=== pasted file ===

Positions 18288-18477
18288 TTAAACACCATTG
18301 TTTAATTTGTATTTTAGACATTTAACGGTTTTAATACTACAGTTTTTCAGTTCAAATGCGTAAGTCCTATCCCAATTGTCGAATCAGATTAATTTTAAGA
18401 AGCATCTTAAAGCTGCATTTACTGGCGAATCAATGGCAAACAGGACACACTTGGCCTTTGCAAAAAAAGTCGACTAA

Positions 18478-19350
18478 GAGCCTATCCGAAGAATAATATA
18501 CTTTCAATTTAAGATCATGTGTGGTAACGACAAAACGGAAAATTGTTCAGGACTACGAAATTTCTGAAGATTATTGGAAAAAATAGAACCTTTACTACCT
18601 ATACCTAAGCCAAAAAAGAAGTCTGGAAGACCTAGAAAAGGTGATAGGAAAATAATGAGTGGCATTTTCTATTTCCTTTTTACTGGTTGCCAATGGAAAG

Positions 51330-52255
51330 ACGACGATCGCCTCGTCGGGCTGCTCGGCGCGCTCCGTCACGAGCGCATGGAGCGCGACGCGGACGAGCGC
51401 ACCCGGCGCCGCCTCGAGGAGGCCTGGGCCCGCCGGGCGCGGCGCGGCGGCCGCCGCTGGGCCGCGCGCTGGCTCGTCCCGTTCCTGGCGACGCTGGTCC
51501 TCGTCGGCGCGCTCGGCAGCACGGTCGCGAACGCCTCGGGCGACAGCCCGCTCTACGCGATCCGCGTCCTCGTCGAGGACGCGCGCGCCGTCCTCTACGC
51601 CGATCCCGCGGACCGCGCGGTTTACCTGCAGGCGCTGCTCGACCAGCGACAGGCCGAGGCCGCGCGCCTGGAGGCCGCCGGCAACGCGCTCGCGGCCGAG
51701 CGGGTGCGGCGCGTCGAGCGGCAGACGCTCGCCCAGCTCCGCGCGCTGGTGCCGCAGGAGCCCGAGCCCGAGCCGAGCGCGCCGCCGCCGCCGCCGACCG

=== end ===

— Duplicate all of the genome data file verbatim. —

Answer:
Positions 18288-18477
18288 TTAAACACCATTG
18301 TTTAATTTGTATTTTAGACATTTAACGGTTTTAATACTACAGTTTTTCAGTTCAAATGCGTAAGTCCTATCCCAATTGTCGAATCAGATTAATTTTAAGA
18401 AGCATCTTAAAGCTGCATTTACTGGCGAATCAATGGCAAACAGGACACACTTGGCCTTTGCAAAAAAAGTCGACTAA

Positions 18478-19350
18478 GAGCCTATCCGAAGAATAATATA
18501 CTTTCAATTTAAGATCATGTGTGGTAACGACAAAACGGAAAATTGTTCAGGACTACGAAATTTCTGAAGATTATTGGAAAAAATAGAACCTTTACTACCT
18601 ATACCTAAGCCAAAAAAGAAGTCTGGAAGACCTAGAAAAGGTGATAGGAAAATAATGAGTGGCATTTTCTATTTCCTTTTTACTGGTTGCCAATGGAAAG

Positions 51330-52255
51330 ACGACGATCGCCTCGTCGGGCTGCTCGGCGCGCTCCGTCACGAGCGCATGGAGCGCGACGCGGACGAGCGC
51401 ACCCGGCGCCGCCTCGAGGAGGCCTGGGCCCGCCGGGCGCGGCGCGGCGGCCGCCGCTGGGCCGCGCGCTGGCTCGTCCCGTTCCTGGCGACGCTGGTCC
51501 TCGTCGGCGCGCTCGGCAGCACGGTCGCGAACGCCTCGGGCGACAGCCCGCTCTACGCGATCCGCGTCCTCGTCGAGGACGCGCGCGCCGTCCTCTACGC
51601 CGATCCCGCGGACCGCGCGGTTTACCTGCAGGCGCTGCTCGACCAGCGACAGGCCGAGGCCGCGCGCCTGGAGGCCGCCGGCAACGCGCTCGCGGCCGAG
51701 CGGGTGCGGCGCGTCGAGCGGCAGACGCTCGCCCAGCTCCGCGCGCTGGTGCCGCAGGAGCCCGAGCCCGAGCCGAGCGCGCCGCCGCCGCCGCCGACCG